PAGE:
President Obama recognized on Monday a gay soccer player for “blazing a trail” as the first openly gay male athlete to compete in a top North American professional sports league.
In the East Room of the White House, Obama recognized Robbie Rogers at an event honoring his team, Los Angeles Galaxy, for winning the 2014 MLS Cup. The event also honored the Los Angeles Kings for winning the 2014 Stanley Cup.
“I want to recognize what Robbie Rogers of the Galaxy has done for a lot of people by blazing a trail as one of professional sports’ first openly gay players,” Obama said. “My guess is that, as an athlete, Robbie wants to win first and foremost — that’s what competition is all about. But, Robbie, you’ve also inspired a whole lot of folks here and around the world, and we are very proud of you.”
Obama’s words echo what Jason Collins, the now-retired first openly gay NBA player, had to say about Rogers, calling him someone who “blazed a trail” for gay athletes.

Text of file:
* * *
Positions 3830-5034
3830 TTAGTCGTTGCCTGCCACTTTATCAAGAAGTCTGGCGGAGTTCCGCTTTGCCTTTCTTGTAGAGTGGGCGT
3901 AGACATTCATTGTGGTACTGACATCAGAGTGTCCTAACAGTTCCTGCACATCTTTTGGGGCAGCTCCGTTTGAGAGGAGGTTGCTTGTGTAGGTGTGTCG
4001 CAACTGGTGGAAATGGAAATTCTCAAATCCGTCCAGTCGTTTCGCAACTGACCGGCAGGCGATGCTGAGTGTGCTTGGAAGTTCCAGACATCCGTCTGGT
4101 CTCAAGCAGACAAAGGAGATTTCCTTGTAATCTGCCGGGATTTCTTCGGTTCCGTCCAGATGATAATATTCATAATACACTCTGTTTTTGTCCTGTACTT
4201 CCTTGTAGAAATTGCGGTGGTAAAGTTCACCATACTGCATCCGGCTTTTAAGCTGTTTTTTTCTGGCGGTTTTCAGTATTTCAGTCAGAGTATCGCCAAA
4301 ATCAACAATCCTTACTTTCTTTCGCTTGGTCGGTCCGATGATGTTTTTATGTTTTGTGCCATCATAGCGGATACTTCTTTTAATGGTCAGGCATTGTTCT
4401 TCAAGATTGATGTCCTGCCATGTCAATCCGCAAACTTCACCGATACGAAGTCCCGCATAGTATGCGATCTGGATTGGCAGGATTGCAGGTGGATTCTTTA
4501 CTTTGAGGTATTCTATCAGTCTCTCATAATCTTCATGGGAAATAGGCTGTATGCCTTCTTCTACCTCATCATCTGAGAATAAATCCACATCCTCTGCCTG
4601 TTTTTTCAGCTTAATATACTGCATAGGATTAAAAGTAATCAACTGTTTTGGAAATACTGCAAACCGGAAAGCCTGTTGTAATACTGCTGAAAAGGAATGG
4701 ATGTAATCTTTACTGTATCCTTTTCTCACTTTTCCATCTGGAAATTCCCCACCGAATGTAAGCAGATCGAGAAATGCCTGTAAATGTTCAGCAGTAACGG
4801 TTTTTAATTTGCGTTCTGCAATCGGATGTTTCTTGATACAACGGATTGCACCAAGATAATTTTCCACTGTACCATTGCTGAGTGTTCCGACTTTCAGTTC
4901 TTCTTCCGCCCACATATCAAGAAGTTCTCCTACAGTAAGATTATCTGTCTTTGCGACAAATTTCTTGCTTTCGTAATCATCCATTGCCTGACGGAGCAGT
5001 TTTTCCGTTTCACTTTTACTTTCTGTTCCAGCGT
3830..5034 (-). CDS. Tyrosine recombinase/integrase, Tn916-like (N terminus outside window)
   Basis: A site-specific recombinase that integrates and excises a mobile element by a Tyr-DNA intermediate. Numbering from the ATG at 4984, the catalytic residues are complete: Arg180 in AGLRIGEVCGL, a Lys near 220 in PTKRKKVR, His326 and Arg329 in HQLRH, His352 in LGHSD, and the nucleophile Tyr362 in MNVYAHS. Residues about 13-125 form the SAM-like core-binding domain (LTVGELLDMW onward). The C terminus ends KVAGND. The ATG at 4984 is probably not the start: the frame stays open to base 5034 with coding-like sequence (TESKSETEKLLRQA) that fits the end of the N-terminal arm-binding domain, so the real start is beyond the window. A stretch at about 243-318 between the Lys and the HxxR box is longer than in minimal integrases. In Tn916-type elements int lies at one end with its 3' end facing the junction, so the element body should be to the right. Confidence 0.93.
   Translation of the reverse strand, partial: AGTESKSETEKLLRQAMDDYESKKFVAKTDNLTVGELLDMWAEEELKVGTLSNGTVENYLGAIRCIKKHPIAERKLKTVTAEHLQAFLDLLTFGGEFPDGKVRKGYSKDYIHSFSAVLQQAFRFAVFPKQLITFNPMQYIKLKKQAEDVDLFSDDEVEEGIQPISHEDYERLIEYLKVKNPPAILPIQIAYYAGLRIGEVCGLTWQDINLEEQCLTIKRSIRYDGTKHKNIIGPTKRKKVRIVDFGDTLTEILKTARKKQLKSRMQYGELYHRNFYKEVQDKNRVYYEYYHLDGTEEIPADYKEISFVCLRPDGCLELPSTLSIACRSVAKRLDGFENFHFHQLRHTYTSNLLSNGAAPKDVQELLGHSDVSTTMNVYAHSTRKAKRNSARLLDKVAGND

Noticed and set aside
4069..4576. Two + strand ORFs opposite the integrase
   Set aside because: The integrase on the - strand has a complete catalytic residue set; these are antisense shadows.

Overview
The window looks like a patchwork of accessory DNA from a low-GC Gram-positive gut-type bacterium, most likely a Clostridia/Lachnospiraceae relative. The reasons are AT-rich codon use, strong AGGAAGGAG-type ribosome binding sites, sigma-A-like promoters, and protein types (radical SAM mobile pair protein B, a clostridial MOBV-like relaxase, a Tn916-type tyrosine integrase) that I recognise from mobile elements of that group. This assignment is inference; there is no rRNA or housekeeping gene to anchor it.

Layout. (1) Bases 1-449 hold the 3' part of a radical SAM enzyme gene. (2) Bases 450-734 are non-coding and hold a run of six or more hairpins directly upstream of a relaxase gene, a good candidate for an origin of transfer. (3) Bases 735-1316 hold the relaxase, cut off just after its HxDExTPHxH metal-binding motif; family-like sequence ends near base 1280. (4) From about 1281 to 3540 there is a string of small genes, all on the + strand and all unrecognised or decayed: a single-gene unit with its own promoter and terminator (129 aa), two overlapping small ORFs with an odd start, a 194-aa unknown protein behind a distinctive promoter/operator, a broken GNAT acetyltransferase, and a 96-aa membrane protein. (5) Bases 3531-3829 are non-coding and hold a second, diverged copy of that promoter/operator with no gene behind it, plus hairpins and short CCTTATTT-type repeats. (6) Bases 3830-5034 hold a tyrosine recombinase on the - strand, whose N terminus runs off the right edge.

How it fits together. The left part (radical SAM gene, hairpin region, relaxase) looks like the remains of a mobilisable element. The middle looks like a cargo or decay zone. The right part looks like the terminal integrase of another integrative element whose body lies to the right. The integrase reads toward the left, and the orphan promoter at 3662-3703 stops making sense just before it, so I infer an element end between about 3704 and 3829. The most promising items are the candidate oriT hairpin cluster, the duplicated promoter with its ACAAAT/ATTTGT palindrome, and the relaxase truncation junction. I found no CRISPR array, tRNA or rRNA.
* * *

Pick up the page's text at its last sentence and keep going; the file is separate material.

Rogers, 27, came out as gay in 2013, shortly after he announced he would retire from soccer after playing in the United Kingdom. But in 2013, Rogers announced he had signed on with Los Angeles and went on last year to become the first openly gay male athlete to win a major team professional sports title in the United States when the Galaxy won the Major League Soccer Cup.
In an YouTube video posted later by Los Angeles Galaxy, Rogers said he wasn’t expecting the recognition from Obama at the event.
“Obviously, it was difficult journey for me to come out, and then come back to soccer, and then just everything that’s been involved with that,” Rogers said. “So, just for someone that is so accomplished, that is so very respected, obviously he’s our president, to single you out and acknowledge you to kind of just congratulate you is — I’ll never forget definitely and I’ve already texted my mom about it. It was a really special moment and I’ll cherish it always.”